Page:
A police plan in San Francisco may allow officers to execute suspects using remote-controlled robots.
Lethal force by robots would be permitted if there was a grave threat to law enforcement or the general public, according to a draft policy that outlines the contentious concept, local media sources reported this week.
“Robots will only be used as a deadly force option when risk of loss of life to members of the public or officers are imminent and outweigh any other force option available to SFPD”
The unmanned, remote-controlled robots can be operated by designated operators who must undergo training, per the proposed regulation.
The draft policy also specifies that, if adopted, robots might be utilized in critical incidents, arrests, warrant executions, and inspections of suspicious devices.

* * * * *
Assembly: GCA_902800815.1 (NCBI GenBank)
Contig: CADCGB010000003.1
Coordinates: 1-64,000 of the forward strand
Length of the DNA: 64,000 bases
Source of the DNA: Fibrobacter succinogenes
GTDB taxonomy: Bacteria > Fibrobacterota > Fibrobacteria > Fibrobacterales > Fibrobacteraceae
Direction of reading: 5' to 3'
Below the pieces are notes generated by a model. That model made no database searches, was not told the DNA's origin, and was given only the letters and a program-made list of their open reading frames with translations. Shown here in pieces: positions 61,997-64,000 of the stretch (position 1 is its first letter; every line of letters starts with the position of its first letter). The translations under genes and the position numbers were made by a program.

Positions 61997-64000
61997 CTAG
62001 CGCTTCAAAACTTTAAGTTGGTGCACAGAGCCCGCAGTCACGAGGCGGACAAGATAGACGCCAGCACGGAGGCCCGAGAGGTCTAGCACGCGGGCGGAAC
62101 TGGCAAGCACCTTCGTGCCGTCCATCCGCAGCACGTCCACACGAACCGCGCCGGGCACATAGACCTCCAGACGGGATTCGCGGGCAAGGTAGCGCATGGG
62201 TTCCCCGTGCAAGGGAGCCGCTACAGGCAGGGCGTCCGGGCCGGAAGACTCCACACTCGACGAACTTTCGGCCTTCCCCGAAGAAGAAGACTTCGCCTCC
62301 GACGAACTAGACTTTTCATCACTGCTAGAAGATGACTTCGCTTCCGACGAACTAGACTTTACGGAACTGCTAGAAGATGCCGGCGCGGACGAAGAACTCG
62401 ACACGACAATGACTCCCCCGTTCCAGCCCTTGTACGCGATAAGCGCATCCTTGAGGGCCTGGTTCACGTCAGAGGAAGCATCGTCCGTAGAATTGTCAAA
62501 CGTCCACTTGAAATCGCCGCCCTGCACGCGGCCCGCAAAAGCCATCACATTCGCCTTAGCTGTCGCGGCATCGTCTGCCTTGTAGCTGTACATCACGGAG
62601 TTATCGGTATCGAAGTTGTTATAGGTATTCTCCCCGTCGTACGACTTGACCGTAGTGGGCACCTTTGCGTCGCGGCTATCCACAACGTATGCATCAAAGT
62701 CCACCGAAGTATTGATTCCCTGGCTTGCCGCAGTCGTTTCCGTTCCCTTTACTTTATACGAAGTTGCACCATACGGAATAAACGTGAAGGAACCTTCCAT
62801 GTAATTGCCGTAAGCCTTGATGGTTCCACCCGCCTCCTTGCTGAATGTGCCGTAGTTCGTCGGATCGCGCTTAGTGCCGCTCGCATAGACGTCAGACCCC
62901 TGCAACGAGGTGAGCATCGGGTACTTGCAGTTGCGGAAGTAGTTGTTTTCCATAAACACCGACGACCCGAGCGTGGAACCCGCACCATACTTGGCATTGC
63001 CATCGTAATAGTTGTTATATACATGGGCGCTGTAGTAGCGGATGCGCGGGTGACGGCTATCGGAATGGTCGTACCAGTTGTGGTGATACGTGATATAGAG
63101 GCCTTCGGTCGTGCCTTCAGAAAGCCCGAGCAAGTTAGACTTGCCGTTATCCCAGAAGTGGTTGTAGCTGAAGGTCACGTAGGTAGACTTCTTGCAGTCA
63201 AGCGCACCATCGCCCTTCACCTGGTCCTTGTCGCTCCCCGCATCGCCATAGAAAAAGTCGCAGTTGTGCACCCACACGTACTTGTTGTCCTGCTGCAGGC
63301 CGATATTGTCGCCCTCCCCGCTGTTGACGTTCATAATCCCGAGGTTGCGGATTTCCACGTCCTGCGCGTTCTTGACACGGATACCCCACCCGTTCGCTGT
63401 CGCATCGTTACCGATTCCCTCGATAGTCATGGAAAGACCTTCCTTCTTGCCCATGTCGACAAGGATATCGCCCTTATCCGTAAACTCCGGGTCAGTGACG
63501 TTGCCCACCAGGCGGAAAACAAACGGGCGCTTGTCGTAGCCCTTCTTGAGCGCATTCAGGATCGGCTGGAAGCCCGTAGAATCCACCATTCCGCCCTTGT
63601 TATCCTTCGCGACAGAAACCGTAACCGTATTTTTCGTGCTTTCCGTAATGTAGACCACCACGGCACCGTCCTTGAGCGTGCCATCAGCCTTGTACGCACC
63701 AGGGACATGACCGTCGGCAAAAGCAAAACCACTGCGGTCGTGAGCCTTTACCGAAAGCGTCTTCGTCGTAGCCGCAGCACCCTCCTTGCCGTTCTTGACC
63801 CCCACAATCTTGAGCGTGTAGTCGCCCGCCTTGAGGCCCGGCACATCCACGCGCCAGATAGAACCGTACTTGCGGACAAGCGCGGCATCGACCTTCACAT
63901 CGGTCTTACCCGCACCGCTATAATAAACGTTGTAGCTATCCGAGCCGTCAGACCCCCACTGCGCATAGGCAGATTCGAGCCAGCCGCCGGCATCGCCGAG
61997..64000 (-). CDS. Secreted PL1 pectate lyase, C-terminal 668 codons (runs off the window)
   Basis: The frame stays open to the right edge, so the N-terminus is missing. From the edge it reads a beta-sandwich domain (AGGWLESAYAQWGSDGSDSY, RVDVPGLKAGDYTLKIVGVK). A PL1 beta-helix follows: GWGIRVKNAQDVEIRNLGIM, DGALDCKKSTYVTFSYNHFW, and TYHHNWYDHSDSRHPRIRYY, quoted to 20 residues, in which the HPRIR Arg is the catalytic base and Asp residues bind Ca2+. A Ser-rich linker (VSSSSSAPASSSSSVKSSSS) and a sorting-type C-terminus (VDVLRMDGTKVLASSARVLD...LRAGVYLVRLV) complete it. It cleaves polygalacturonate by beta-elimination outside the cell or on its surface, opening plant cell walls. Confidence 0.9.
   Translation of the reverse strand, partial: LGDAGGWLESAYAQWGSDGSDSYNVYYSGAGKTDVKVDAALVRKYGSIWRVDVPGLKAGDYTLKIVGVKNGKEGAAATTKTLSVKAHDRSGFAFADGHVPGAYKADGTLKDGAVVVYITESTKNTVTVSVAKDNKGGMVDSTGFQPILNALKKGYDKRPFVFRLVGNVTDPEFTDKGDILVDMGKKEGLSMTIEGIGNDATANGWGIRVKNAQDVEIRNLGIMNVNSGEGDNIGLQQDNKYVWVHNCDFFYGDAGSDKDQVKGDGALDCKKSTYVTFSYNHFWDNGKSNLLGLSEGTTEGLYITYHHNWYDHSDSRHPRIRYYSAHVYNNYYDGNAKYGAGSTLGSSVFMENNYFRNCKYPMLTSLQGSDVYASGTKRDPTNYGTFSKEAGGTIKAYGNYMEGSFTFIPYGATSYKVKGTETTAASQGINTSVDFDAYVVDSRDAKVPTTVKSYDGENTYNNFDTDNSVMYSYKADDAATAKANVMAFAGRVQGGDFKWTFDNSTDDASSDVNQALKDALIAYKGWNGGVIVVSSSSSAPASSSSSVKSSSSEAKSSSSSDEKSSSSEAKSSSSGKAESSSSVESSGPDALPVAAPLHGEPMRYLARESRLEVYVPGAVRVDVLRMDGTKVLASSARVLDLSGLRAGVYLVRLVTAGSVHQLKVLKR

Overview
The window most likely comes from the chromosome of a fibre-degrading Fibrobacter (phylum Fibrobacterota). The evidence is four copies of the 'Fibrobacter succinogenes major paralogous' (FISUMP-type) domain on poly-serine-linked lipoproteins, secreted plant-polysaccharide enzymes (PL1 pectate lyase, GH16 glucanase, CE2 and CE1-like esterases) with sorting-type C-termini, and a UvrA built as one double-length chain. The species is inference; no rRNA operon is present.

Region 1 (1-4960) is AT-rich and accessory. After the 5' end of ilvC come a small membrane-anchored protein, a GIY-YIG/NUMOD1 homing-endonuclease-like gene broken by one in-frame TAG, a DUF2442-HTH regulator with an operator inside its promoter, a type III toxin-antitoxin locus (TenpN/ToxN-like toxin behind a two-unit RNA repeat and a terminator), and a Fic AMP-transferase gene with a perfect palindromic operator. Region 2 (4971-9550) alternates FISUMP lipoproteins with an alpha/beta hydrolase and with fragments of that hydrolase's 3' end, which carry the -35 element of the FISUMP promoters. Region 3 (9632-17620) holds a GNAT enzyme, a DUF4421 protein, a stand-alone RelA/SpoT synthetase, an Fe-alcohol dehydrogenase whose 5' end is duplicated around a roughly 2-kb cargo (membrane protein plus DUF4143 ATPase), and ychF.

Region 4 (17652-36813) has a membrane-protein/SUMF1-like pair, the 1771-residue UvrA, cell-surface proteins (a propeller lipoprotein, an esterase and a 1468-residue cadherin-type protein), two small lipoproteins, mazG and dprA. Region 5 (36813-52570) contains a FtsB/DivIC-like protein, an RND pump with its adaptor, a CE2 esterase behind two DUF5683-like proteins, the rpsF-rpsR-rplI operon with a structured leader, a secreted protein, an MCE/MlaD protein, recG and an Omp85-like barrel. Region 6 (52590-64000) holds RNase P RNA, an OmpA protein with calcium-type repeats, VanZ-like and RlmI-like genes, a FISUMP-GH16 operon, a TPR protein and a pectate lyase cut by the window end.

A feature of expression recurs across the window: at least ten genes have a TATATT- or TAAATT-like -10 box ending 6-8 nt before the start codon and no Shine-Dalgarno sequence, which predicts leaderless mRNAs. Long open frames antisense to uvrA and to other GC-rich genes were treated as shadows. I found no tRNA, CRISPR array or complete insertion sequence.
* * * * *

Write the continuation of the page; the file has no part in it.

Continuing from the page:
The idea was examined by the rules committee, which decided to present it to the Board of Supervisors for discussion at a meeting on Tuesday.
The proposal was attacked by opponents, notably Tifanei Moyer, a senior staff attorney of the Lawyers’ Committee for Civil Rights of the San Francisco Bay Area.
There are 17 robots in the department, but no one has ever been attacked by one, according to a police official.
In 2016, the Dallas police department killed a man who was suspected of shooting and killing five officers using a robot.
After first proposing the employment of lethal-force robots, Oakland police decided not to move forward with the plan, according to Mission Local.